“This section provides for refund of customs duty or charges, which are paid or overpaid due to inadvertence, error or misconstruction. The customs duty and charges referred to section 33 should be chargeable and payable by the importer or exporter, and where such duties and charges are charged due to inadvertence, error or misconstructions, the claim of refund should be made within six months, but where the amount recovered by the customs authorities is not customs duty or charge, as its imposition and levy has not been sanctioned under law, the claim for refund of such amount would not be governed by section 33.”
Similarly, the Honorable Supreme Court in the case of Pfizer Laboratories Limited v/s. Federation of Pakistan reported in PLD 1998 SC 64 has approved the above view while dealing with the provisions of section 33 of the Act and has laid down certain principles in this regard, which are as under:
“13. From the above case law and the treatise, the following principles are deducible:
(i) That if one party under a mistake, whether of fact or law, pays some money to another party (which includes a Government department), which is not due by law or contract or otherwise, that must be repaid in view of section 72 of the Contract Act, 1872.
(ii) That the Customs duties and charges referred to in section 33 of the Act should be chargeable and payable by an importer or exporter and that due to inadvertence, error on misconstruction, more amount was paid or recovered than what was due and payable, the claim for the refund of such an excess amount should be made within six months as envisaged in above section 33, but where the duty or tax charged and recovered was not payable at all, above section 33 has no application.
(iii) That if the customs duty or any other levy was realized and its realization was outside the statutory authority, the provisions of section 27(I) of the Indian Customs Act, 1982, providing limitation of six months was not attracted.
(iv) That when any excise duty is recovered which was not leviable limitation of one year provided in Rule 11 of the Central Excise and Salt Rules, 1944 is not applicable nor an alternate remedy by way of a suit will be a bar to a Constitutional petition.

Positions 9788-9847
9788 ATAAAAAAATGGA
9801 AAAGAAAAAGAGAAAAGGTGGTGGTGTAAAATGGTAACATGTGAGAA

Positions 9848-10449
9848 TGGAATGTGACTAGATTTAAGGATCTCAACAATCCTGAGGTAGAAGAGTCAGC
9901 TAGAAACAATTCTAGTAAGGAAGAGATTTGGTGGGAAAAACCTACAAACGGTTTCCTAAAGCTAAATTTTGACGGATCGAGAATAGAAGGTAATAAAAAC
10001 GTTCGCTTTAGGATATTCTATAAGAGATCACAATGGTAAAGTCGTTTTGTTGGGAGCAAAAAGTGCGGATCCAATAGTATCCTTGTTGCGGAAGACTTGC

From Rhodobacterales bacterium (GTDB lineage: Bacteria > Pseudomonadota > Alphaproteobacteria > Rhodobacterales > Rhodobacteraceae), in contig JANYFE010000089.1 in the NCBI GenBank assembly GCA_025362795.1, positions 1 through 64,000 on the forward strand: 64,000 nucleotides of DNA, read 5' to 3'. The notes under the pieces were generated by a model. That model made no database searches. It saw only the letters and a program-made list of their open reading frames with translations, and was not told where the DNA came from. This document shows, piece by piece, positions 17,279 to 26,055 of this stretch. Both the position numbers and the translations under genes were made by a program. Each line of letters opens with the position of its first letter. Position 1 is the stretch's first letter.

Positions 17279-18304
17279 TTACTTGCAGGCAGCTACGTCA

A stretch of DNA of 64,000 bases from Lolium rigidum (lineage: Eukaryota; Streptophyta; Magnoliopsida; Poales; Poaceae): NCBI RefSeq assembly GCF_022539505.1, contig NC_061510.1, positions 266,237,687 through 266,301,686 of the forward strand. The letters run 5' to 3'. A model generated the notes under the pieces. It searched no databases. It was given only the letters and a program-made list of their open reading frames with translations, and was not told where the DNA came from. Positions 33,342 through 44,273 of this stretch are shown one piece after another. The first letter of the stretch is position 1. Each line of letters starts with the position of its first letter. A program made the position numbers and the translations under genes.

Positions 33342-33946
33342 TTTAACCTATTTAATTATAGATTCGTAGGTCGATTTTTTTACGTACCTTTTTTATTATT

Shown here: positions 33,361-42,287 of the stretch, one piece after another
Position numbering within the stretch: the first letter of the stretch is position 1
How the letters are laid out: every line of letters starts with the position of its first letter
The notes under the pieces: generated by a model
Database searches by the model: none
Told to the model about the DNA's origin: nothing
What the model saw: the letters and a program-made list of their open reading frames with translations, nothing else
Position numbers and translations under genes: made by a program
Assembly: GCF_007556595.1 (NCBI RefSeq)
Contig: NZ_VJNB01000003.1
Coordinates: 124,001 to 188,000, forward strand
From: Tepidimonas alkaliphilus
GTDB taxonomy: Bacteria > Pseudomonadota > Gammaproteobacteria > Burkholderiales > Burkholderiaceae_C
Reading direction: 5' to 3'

(v) That payment of excise duty or any other tax without knowledge that the same is exempted under a notification is refundable on the same footing as if there was no lawful imposition.
(vi) To return what has been taken wrongly is as much a duty and grace of Government to levy relentlessly and fully what is due as remarked by V.R.Krishna Iyer,J.
(vii) That where some money is received by the Government not lawfully due, the plea of limitation by its departments is one which the Court always looks upon with disfavor as it is violative of the principles of morality and justice.
(viii) That when moneys are paid to the State which the Stat has no legal right to receive, it is ordinary the duty of the State, subject to special provisions of any particular statute or special facts and circumstances of the case, to refund the amount so received and in case of failure, a superior Court in exercise of its constitutional jurisdiction can direct the refund of the same if no disputed questions of facts are involved.
(ix) That there may not be legal liability on the part of a Government functionary to refund any amount received by it as a tax or other levy by virtue of certain special provisions under the special law but keeping in view that we are living in a democratic society governed by the rule of law and every Government, which claims to have ethical and moral values, must do what is fair and just to the citizens regardless of legal technicalities.